Results of Thoracic Aortic Endografts

The different international studies, such as EUROSTAR, among others, demonstrate to us, that the techniques of endovascular repair for thoracic aortic aneurysms offer lesser mortality rates and complications at short and medium-terms. The most feared complication in aortic thoracic surgery is paraplegia because of the danger of having the circulation that carries blood to the spinal column interrupted. Endovascular surgery reduces this risk by three times, although it does not completely eliminate it. We are speaking of a rate of paraplegia of 2%. Although the initial results are spectacular; nevertheless, yearly follow-up for these patients is recommended for the purpose of detecting late complications, which, although rare, are less than 10%, and which require a new repair, generally an endovascular one. Also, patients operated on with open surgery require a post-operative annual check-up, even though the possibility of a re-intervention is less than those operated on with an endovascular means.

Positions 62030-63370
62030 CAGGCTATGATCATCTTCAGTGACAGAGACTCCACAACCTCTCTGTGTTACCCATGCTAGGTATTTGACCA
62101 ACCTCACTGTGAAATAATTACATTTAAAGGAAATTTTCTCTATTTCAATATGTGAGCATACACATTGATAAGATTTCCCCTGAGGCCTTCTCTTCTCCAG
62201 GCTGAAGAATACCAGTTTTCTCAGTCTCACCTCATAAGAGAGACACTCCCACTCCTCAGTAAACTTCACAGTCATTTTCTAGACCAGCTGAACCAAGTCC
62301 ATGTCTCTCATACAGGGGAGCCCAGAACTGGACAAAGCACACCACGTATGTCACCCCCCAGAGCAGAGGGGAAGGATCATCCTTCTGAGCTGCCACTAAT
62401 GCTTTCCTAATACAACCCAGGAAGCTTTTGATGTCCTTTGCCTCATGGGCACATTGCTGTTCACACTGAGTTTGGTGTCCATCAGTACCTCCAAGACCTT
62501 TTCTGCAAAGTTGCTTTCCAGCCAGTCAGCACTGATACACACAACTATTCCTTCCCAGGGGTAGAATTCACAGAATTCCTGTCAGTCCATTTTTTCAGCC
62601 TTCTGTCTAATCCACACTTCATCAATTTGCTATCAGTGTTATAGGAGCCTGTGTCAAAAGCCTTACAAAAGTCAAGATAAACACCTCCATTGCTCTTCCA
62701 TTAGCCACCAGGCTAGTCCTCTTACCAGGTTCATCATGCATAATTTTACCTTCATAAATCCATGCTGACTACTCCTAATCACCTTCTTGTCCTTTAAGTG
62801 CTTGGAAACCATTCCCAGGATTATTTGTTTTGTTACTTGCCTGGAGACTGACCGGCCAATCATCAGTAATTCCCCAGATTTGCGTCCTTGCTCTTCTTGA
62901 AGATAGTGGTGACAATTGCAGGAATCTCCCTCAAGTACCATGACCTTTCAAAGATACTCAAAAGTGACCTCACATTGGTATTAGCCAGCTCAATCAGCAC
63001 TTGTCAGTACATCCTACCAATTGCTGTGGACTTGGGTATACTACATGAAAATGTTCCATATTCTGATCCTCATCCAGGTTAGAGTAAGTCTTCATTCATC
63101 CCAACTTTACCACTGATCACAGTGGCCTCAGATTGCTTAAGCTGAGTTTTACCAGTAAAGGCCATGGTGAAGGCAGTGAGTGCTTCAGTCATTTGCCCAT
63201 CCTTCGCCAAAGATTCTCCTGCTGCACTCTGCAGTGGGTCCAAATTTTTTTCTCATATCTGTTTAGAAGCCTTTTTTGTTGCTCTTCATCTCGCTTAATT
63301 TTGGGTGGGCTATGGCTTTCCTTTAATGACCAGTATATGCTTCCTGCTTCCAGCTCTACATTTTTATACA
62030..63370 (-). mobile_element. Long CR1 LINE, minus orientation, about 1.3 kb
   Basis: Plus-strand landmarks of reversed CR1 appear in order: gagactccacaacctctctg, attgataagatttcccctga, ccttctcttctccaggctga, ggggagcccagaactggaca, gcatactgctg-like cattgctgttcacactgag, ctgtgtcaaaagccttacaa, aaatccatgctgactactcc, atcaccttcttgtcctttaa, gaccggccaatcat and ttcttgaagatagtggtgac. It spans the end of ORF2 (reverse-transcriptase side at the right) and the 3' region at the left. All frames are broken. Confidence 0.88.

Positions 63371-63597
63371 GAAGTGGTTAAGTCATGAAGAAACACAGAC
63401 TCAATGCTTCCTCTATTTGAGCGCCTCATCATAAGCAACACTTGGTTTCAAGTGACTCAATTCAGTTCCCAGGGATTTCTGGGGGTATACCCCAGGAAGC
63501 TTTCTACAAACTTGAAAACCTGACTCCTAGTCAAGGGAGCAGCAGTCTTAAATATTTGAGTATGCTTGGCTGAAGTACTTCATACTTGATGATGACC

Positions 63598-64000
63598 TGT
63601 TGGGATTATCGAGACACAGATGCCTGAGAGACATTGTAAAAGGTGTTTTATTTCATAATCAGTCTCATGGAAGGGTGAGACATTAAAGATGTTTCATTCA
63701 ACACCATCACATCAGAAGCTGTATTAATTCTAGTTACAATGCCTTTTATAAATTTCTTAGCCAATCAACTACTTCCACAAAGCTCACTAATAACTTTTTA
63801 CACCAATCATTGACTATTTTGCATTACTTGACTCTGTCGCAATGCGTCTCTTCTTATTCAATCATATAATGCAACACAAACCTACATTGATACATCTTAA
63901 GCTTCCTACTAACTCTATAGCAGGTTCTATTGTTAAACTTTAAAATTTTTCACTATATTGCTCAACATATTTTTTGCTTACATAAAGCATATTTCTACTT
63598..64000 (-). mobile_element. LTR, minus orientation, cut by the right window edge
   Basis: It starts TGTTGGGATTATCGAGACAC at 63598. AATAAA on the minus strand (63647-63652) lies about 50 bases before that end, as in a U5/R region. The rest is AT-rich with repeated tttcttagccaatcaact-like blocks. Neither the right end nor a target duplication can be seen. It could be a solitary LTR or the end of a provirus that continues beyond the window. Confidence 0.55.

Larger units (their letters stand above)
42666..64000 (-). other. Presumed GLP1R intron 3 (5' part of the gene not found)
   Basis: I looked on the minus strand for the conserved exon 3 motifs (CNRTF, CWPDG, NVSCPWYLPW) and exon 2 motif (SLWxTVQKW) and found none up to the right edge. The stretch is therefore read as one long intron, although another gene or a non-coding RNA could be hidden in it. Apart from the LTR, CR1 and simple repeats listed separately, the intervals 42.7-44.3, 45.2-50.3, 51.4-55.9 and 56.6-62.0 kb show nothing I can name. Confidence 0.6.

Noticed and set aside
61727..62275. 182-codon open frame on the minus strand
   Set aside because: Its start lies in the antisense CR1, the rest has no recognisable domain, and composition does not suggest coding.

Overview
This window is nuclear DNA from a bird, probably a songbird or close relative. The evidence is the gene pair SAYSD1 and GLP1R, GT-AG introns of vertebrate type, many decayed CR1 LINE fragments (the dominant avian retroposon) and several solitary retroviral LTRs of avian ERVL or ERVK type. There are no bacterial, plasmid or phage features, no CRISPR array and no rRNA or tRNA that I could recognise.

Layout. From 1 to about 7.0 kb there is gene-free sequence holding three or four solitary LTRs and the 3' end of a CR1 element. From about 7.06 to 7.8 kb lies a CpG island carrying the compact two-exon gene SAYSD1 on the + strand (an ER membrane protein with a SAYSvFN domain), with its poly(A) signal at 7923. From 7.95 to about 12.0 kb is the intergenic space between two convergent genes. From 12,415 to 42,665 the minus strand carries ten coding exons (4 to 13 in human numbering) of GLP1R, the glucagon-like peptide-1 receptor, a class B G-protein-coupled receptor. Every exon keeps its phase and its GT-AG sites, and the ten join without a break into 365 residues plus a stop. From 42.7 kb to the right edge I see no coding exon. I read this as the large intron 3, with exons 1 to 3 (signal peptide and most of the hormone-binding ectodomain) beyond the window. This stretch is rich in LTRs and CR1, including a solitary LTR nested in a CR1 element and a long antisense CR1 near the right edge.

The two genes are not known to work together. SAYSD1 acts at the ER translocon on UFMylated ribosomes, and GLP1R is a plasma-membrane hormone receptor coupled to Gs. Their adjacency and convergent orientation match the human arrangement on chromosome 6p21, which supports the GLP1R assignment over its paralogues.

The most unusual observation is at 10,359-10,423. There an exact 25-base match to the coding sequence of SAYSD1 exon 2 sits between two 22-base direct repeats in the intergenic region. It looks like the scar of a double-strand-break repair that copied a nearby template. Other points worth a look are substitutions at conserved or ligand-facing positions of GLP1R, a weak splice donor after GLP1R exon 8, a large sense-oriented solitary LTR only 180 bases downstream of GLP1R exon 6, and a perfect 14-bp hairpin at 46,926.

In our group, with an experience of more than 250 thoracic endografts, the mortality rate has been 3%, including acute and emergency cases. During the average follow-up of six years, a new repair has been required in 4% of the patients treated endovascularly. Our rate of paraplegia is 1%.